E. Dill - you should teach a class on rock appreciation and another one on opening your eyes and being reasonable! I love it, very well stated.

My favorite music is rock between 1965 and 1975. Zeppelin is my favorite and will probably always be so. But I try my best to listen to new stuff and am so excited when I finally do find people who build upon the past with a wonderful new touch (White Stripes for instance). While I too have a hard time with a lot of new music out there, you have said it better than anyone here, so far.

In reply to an earlier post on Mar 6, 2010 4:44:47 PM PST
Last edited by the author on Mar 6, 2010 4:49:52 PM PST
E. Dill says:
Gino:

Actually, it was quite clear and makes complete sense.

I'm interested in the nostalgia quotient of older music and have mentioned it before. I tend to separate nostalgia from music as music. (Talk about unclear!). I always bring up Lesley Gore's "It's My Party" as a perfect example of a nostalgic song (it reminds me of a specific time in my life, certain dramas going on then, etc.) that I don't like that much as music. Then there are tons of songs that work as both.....nostalgic and music I adore as music. That's why I used to overeact to some of the doo wop shows on tv. The shows themselves were well organized with REAL group members and very good bands to back up the singers but the audiences (especially the white people) seemed more like some drunken conventioneers with funny hats and goofy smiles. They seemed to NEED to let us know that it was ALL nostalgia as if the music itself was kind of embarassingly primitive and juvenile. Personally, I LOVE doo-wop and believe it can stand next to the Beatles, Stones, Zappa, Beefheart, etc. as music worthy of my attention and enjoyment.

That B component is an interesting one and has been brought up before, i.e., as rock (n roll) ages, more and more "new sounds" are actually "new uses of old sounds". So, even if they are done well, they don't impact us as much. As good as Hendrix was, there are a lot of guitarists who can now play at Hendrix's level. But being first at a certain sound.....a certain way of structuring a guitar solo....obviously will impact the listener more than hearing 50 people doing it 20 years later. It's not even who gets the credit for the innovation. It's the shock value. As much as I like Pere Ubu's (David Thomas) experimental music, I would have been more blown away by the pure sound of it had I never heard Captain Beefheart (Don Van Vliet). It's not that Ubu is a clone of Beefheart but that they operate in the same musical realm and at the time I heard Beefheart, I had heard NO ONE that was even close except a few free jazz artists and Spike Jones.

ed.

In reply to an earlier post on Mar 6, 2010 5:14:33 PM PST
All popular music since the 80s sucks because of what happened to record labels. Back in the seventies, they were owned by people who loved music and had the intent of finding good talent and producing good music. Now, you can only get heard if you sign up with one of the big record labels. These labels are only interested in profit and they funnel the talent of America through a tiny tube that only lets the bland and unoffensive through. Then, they give their "artists" a time limit and if they don't have a certain amount of records out by a certain time, they get dropped and are never heard of again. So if you want to blame anybody for the blandness of music, lack of good lyrics, and the retarded culture that is being created, blame the record labels. If you want to listen to good music you have to either make it yourself or find artists on small record labels.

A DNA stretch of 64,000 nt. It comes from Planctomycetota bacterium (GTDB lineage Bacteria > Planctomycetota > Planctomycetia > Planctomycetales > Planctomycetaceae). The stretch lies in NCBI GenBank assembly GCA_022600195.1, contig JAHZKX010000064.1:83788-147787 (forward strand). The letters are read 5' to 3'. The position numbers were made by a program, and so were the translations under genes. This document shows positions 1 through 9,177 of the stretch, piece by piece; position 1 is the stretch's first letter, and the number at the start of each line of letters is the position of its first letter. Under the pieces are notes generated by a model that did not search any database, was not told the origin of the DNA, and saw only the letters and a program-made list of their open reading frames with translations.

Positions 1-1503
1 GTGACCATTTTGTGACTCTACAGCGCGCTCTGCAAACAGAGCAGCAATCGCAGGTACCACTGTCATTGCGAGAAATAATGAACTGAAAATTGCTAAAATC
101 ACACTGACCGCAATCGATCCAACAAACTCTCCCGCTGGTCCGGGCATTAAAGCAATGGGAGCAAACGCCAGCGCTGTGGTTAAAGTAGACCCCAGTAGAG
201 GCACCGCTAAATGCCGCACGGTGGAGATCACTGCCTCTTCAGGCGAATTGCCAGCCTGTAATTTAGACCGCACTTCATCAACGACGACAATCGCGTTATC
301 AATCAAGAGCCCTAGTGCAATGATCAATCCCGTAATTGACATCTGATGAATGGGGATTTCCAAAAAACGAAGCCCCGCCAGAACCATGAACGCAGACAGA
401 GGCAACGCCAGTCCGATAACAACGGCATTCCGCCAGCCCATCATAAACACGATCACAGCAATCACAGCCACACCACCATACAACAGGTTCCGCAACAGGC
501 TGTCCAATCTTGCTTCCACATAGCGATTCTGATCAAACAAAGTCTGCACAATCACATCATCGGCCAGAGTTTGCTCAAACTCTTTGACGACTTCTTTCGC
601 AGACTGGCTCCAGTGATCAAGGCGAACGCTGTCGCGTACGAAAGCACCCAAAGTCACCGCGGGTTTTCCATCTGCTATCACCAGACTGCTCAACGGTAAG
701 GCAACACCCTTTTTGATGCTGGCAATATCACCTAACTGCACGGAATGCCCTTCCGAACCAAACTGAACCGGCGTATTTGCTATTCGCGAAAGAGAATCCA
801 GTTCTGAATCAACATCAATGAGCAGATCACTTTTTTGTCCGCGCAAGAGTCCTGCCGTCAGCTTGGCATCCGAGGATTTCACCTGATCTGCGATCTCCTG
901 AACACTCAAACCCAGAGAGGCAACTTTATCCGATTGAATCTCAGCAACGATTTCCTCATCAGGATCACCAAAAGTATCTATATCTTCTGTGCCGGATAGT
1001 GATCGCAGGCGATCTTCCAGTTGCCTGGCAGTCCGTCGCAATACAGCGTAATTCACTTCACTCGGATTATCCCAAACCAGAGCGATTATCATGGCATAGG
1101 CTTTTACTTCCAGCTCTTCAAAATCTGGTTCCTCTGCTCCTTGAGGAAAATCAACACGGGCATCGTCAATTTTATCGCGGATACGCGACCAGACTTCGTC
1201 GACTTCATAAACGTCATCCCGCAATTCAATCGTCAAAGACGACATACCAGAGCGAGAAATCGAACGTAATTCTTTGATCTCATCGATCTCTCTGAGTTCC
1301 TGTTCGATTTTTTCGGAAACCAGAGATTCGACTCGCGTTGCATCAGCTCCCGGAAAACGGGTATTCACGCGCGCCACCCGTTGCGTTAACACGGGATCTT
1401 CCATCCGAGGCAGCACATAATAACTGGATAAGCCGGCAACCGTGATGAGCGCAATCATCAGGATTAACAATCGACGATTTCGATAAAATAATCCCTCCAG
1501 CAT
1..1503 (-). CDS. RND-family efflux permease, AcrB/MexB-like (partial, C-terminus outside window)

In reply to an earlier post on Mar 6, 2010 5:31:44 PM PST
Glen Kepic says:
Good point Aaron

Look at how the Majors were looking to Seattle after Nirvana.

My fave from there?..., Candlebox, though they couldn't survive the sopohmore slump. Totally against the grain with great lead breaks and such. The band i was in covered Far Behind back in '05. That tune was great, i thought.

Posted on Mar 6, 2010 5:33:03 PM PST
Gino says:
Dill, thanks! That is more or less what I meant. I like all kinds of music, too, Bach to Zappa. I've tried not to draw too many lines around too many types, because I might want to listen to Chopin and follow it up w/Rosemary Clooney. If it speaks to me somehow, I enjoy it. I grew up in the "classic rock" vein, but when I put on the Beatles, I don't project back to 5th grade. And if I hear something new, I can't automatically dismiss it because it wasn't out on vinyl 40 years ago.

In reply to an earlier post on Mar 6, 2010 9:45:49 PM PST
S. Rice says:
Mean Mr. Mustard, there's no way you are a fan of the bands you reference. Why are you even bringing them up? The Buzzcocks?? (BTW - Did you know that when they reformed in '92 they toured with Nirvana?) Regardless, they were all but completely ignored in the late 70s when they were putting out their classic singles (going steady). But back then people like you were more interested in hating disco than seeking out cutting-edge new music. Be honest because it doesn't add up, there's no way someone with the opinion that, "today there is zilch" was somehow previously enlightened enough to seek out the bands you mention. Unless you've devolved...
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Discussion in:  Rock forum
Participants:  230
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Initial post:  Mar 6, 2010
Latest post:  Apr 4, 2013